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configure configures aMule to adapt to many kinds of systems.
Its purpose is to make it easy to port it to many platforms and to compile it and use it in all platforms in the very same way.
You can set lots of parameters in it to adapt it to your system and to tweak its features.
NOTE: This article is focused in aMule's configure. Other configure scripts work in a similar way, but their options will differ. This article might be useful for them as well, but have in mind that they might have options not listed here and lack some listed here too.
Its usage is ./configure [OPTION]... [VARIABLE=VALUE]...
So, as you can see, you can define its behaviour both through options and through variables
You can define one or more options. The available options in aMule's configure are listed below. To better understand their meaning, they have been grouped into several tables with options which affect the behaviour of configure in a similar way.
Please note that configure will (in most cases) not complain if you enter an invalid option or variable. So make sure you enter the options correctly (no typos) or they will have no effect and configure won't behave in the way you expected.
These options should exist in any configure script around the world. They won't run the configure script to configure your application's compilation, but only output information you might need.
|-h or --help
|| This will display a help message summing up all configure options
|| This will display a help message summing up all configure options specific to this application (doesn't display generic configure options)
|-V or --version
|| This will display the version information
Non-compilation common options
These options should also exist on any configure script around the world. They will set some non-compilation related preferences.
Options directly related to the configure script
|-q or --quiet or --silent
|| Do not print the `checking...' messages, only the final summed up ouput
|| Store the checkings' ouputs in FILE in a script format, so you can reuse without the need to rerun configure (read the cached file for more information)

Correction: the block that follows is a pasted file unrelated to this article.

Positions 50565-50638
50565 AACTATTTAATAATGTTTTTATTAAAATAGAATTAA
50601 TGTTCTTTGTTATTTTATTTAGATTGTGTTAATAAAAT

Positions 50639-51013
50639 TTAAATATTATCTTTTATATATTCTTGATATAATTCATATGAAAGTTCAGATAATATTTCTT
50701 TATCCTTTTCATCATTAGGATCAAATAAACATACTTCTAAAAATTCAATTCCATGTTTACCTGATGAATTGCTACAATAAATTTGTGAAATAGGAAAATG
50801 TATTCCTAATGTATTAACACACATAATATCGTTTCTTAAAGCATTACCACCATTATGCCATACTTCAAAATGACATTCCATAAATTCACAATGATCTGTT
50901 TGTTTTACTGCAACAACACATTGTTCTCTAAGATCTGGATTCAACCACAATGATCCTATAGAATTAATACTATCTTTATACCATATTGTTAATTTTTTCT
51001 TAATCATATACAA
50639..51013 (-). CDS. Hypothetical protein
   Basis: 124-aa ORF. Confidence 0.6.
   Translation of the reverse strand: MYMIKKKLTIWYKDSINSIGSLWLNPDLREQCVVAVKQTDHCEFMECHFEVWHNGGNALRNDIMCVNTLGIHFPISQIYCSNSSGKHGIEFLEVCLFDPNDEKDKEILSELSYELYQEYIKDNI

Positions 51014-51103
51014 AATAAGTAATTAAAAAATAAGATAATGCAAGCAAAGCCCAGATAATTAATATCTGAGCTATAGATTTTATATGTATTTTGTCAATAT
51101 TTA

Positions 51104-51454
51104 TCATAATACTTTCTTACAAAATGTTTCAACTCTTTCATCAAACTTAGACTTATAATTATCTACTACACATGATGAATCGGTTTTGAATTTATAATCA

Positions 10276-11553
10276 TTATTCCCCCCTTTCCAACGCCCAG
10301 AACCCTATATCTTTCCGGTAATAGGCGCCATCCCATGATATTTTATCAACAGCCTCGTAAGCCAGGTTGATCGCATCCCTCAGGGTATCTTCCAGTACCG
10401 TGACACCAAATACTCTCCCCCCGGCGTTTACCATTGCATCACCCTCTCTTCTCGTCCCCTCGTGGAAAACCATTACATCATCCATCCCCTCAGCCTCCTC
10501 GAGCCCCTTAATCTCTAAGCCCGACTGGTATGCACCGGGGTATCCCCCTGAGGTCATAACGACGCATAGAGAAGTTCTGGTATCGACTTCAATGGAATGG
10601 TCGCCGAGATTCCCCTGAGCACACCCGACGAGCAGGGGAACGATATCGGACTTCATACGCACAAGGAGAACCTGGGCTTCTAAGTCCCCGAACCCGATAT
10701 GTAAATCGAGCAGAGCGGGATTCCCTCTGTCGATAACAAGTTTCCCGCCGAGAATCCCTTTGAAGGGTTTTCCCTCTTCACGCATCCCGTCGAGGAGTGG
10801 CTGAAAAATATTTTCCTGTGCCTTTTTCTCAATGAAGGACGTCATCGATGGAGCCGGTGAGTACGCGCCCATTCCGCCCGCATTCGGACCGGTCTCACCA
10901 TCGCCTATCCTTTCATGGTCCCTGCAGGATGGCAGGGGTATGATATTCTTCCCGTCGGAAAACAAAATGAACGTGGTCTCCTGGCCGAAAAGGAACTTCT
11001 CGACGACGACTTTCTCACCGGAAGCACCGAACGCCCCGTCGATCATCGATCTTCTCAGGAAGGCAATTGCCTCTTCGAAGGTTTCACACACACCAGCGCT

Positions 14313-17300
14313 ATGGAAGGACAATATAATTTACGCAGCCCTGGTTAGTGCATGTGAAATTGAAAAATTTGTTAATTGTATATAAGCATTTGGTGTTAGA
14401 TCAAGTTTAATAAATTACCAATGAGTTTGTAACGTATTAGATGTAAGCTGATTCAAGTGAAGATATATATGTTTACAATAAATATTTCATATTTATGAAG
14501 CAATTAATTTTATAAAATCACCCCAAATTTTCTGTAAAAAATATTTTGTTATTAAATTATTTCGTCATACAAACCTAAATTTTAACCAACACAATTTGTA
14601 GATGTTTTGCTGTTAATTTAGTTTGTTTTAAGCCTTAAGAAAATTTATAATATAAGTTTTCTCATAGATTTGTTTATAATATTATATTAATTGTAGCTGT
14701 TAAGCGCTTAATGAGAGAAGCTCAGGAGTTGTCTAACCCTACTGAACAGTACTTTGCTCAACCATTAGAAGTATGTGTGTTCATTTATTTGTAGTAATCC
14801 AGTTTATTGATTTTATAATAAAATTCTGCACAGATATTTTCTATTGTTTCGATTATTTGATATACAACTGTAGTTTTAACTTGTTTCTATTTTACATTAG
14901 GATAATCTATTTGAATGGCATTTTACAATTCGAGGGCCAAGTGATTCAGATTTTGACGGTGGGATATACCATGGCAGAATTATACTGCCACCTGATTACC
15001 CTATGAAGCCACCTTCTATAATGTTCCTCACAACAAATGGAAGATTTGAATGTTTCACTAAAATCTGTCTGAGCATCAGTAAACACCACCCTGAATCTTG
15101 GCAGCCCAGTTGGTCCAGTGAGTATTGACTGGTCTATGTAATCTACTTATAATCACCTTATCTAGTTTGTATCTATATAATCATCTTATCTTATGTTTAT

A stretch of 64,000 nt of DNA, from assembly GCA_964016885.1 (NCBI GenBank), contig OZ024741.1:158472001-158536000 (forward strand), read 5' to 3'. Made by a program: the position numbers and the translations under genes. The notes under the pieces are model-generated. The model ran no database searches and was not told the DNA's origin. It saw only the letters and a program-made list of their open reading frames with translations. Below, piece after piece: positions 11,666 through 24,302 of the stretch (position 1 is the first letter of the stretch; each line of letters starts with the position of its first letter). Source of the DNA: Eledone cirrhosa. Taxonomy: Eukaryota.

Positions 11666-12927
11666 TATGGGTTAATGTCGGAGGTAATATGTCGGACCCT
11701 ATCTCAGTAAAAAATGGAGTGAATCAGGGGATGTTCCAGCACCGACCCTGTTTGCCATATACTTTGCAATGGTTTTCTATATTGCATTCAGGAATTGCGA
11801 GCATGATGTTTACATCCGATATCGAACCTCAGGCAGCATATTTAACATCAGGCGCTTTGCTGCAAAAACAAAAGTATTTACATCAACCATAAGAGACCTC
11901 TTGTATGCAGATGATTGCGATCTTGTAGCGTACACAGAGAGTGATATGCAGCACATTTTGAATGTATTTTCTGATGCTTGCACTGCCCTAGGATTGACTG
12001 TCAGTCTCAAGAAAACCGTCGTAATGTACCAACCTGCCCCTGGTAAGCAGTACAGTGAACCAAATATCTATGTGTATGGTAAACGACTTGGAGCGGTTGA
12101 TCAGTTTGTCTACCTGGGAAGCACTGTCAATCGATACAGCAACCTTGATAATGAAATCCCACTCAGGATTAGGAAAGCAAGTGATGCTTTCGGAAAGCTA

|-C or --config-cache
|| Same as --cache-file=config.cache
|-n or --no-create
|| Just run configure, but do not create any files
|| Look for the sources in DIR. By default, the configure dir or its parent (../)
These options should also exist on any configure script around the world. This time, these ones will affect the compilation of the application, so be careful when using them. You should take a close look at the application's README document (if available) if you want to use any of them (and even if you don't, still take a look at it, since you might have to use some).
Installation directories options
|| Set where to install architecture-independent files (data) in PREFIX. By dafault, this is set to /usr/local
|| Set where to install architecture-dependent files (mainly binaries) in EPREFIX. By default, this is set to the same value as PREFIX.
Advanced installation directories options
|| Where to store user executables. By default, EPREFIX/bin
|| Where to store system administrator executables. By default, EPREFIX/sbin
|| Where to store program executable. By default EPREFIX/libexec
|| Where to store read-only architecture independent data. By default, EPREFIX/share
|| Where to install read-only single-machine data. By default, PREFIX/etc
|| Where to store modifiable architacture-independent data. By default PREFIX/com
|| Where to store modifiable single-machine data. By default, PREFIX/var
|| Where to search libs object code libraries. By default, EPREFIX/lib
|| Directory containing the C header files. By default, PREFIX/include
|| Directory containing C header files for non-GCC. By default, /usr/include
|| Where to store info and documentation files. By default, EPREFIX/info
|| Where to store man pages. By default, EPREFIX/man
General rule to program enabling and dirs specification
|| Prepend PREFIX to installed program names
|| Append SUFFIX to installed program names
|| Run sed SUBST on installed program names
General rule to enabling or disabling features (sometimes it enables or disables the compilation of a program)
|| Do not include FEATURE. Equivalent to --enable-FEATURE=no (see below)
|| Include FEATURE. Equivalent to --enable-FEATURE=yes (see below)
|| Include FEATURE and specify it's value to VALUE. The meaning of the value should be explained in the configure --help output of the script
|| Do not use PACKAGE. Equivalent to --with-PACKAGE=no (see below)
|| use PACKAGE. Equivalent to --with-PACKAGE=yes (see below)
|| Use PACKAGE and set its value to VALUE
|| Configure for building on BUILD platform. By default, it guesses the platform it is being run on
|| Cross-compile to build programs to run on HOST platforms. By default, same as BUILD
|| Configure for building compilers for TARGET platfroms. By default, same as HOST
In most configure scripts you will also be able to use these options.
Quite common compiler options
|| Use the GNU ld as linker, without testing if it is the default linker in the system
X directory specifications
|| Use the X Window System
|| DIR contains X's include files
|| DIR contains X's libraries
The following options are specific to aMule's configure script. They will allow you to enable and disable them, so you should really take a look at them or you might sadly find out you lack things you would like to have in your aMule system ;-)